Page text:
You can find Lark at larkbrennan.com, www.facebook.com/LarkBrennan and @larkh.
Thank you SO much for being here today, Lark, my excitement for your debut is only second to yours! Welcome to the published world, my friend. Buckle up, your sales will resemble a comet. 🙂
Posted by Sharon Wray
How did this all happen? It started with my daughter’s love of YA novels which led to the buying and borrowing of many(!) books.
That led to my reading and falling in love with the YA genre too.
Then came the announcement that my all-time favorite romance author was writing a new YA paranormal romance series with her daughter.
Once I told Ellen (an aspiring author herself) about the series, she asked, “Wouldn’t it be cool if we could do a mother/daughter interview with the mother/daughter writing team?”
To which I replied, “Yes!” And because Suzanne is known within the writing community for her generosity, I reached out to her and she said “Yes!” as well.
The Night Sky series debuted last October, followed by the prequel novella Dangerous Destiny. The second book in the series, Wild Sky, came out a few weeks ago. Upon Night Sky’s release, critics praised the novel for its witty dialog, strong female leads, realistically drawn characters, and a fabulous secondary cast — not to mention a brilliant new YA world where kids with unusually strong powers must fight against those who would use them for nefarious purposes.
None of this praise comes as a surprise since these are the trademarks of Suzanne Brockmann’s adult romances. For her adult fans, this YA world is an extension of the world from Suz’s paranormal romance Born to Darkness. For younger fans, Melanie’s sharp insights into the minds of teenagers is as engaging as it is hilarious. The Night Sky series is a gripping, fast-paced adventure that Ellen and I have enjoyed experiencing together. And I’m so grateful to Suz and Melanie for sharing their YA world with us.
Now, on to the interview!
They could be hunting you.
Hunted. Kidnapped. Bled. Someone is snatching girls and draining them for a secret that’s in their blood. A hormone that makes them stronger, faster, smarter. A hormone that the makers of a new drug called Destiny will murder to get their hands on. These girls could be anyone. They could be anywhere.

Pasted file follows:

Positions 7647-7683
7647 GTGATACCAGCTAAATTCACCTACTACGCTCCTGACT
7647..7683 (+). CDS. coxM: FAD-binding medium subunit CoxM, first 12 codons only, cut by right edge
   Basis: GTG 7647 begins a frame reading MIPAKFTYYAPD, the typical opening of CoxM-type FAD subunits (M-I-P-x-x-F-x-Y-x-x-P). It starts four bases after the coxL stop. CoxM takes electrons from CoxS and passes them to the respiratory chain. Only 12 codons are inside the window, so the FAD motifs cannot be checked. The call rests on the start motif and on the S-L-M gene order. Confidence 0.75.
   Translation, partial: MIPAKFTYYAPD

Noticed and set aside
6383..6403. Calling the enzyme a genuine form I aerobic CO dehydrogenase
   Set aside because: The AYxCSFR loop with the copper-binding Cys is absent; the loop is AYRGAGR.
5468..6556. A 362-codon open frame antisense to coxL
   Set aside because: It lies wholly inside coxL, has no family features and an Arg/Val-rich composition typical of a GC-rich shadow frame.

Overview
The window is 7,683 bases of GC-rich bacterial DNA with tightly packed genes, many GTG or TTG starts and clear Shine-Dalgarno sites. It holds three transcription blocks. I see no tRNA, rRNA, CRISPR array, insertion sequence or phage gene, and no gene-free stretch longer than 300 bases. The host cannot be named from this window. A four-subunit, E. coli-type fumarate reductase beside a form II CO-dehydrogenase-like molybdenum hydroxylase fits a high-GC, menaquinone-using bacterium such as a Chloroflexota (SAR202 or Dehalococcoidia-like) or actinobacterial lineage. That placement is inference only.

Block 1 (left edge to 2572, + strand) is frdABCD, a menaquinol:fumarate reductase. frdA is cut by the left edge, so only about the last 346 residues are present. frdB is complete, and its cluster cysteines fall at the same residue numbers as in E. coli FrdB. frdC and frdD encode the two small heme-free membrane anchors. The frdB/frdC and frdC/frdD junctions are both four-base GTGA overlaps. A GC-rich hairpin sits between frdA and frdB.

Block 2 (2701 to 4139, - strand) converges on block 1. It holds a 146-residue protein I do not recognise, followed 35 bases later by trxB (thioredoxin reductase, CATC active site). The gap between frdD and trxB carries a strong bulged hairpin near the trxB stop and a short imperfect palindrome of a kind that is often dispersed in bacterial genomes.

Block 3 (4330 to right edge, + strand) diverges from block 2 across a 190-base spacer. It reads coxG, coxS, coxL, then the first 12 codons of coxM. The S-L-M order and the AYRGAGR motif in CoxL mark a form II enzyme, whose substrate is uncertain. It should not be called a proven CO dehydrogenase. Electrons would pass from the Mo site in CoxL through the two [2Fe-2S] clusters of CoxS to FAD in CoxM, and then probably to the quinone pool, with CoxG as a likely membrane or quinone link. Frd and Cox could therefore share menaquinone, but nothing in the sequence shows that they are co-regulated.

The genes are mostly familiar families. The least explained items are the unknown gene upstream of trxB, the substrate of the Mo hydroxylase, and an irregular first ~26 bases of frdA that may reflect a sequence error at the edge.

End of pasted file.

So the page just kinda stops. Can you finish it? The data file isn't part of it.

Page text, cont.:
They could be you.
When Skylar discovers she’s a Greater-Than, a girl with terrifying power, her life will never be the same. The only way to stay alive is to join the fight against Destiny and become the ultimate weapon.
Sharon: Thank you both for spending the day with us! I loved the heroine Skylar, but I fell in love with her best friend Calvin. How did Calvin (who is in a wheelchair yet has a brief moment where he can walk and dance) feel about having to go back into his wheelchair?
Suz: Calvin is a very optimistic person, but he’s also a realist. He knows that his wheelchair is a part of his life. So even though I’m sure he felt a little twinge of disappointment when his stint out of the chair ended, he adjusted gracefully right back to the life he has known for years.
Mel: All I can say is for anyone interested in the relationship Calvin has with his wheelchair, wait until the sequel, Wild Sky.
Sharon: I am reading Wild Sky now and loving the Calvin moments! Were you influenced by any specific YA books?
Suz: Ursula LeGuin’s Earthsea books, starting with A Wizard of Earthsea, were among my very favorites growing up. And of course, like most of the world, I adore The Hunger Games trilogy!
Mel: I think I read A Wrinkle in Time between fifteen and twenty times. I loved it that much.
Sharon: For your YA reading, do you prefer physical books or ebooks? Ellen much prefers books to her Kindle. She surrounds herself with her favorite books while she sleeps!
Suz: I’m an e-reading woman. I’m in love with the convenience. (And I have a very old school Kindle, which is almost like reading a book!)
Mel: Either works for me!
Sharon: We caught the Star Trek references, but didn’t read any Joss Whedon references. Did we miss them? (Ellen and I are huge Buffy fans, except she’s Team Angel and I’m Team Spike.)
Suz: Believe it or not, Mel is (whispering) not a Buffy fan. She’s resisted all of my urging and pleas to watch it. I think someday she will, and then her head will explode from the shiny, but until then . . .
Sharon: (Not a Buffy fan? Yikes!) In Night Sky, you used one of my all-time favorite quotes of yours, “Do the best you can at the moment”. That quote has gotten me through some difficult times. Can you tell us the story about that quote or why you feel so strongly about it?
Suz: There’s a book called “The Four Agreements,” by Don Miguel Ruiz, which is a wonderful outline of a philosophy that I try hard to embrace. One of the agreements is “Always do your best,” to which I added “in the moment.” Because, obviously, your personal best is going to depend quite a bit on what’s happening around you. For example, your personal best while running a 5K is gonna be seriously different if you have the flu versus being completely healthy, right?
This comes in very handy when, as an author, your career spans several decades and dozens of published books. I’ve learned a lot since my very first book, Future Perfect, came out in 1993—in fact, I’m a much, much better writer now. But at the time, that book was my personal best, and because of that, I remain very proud of it!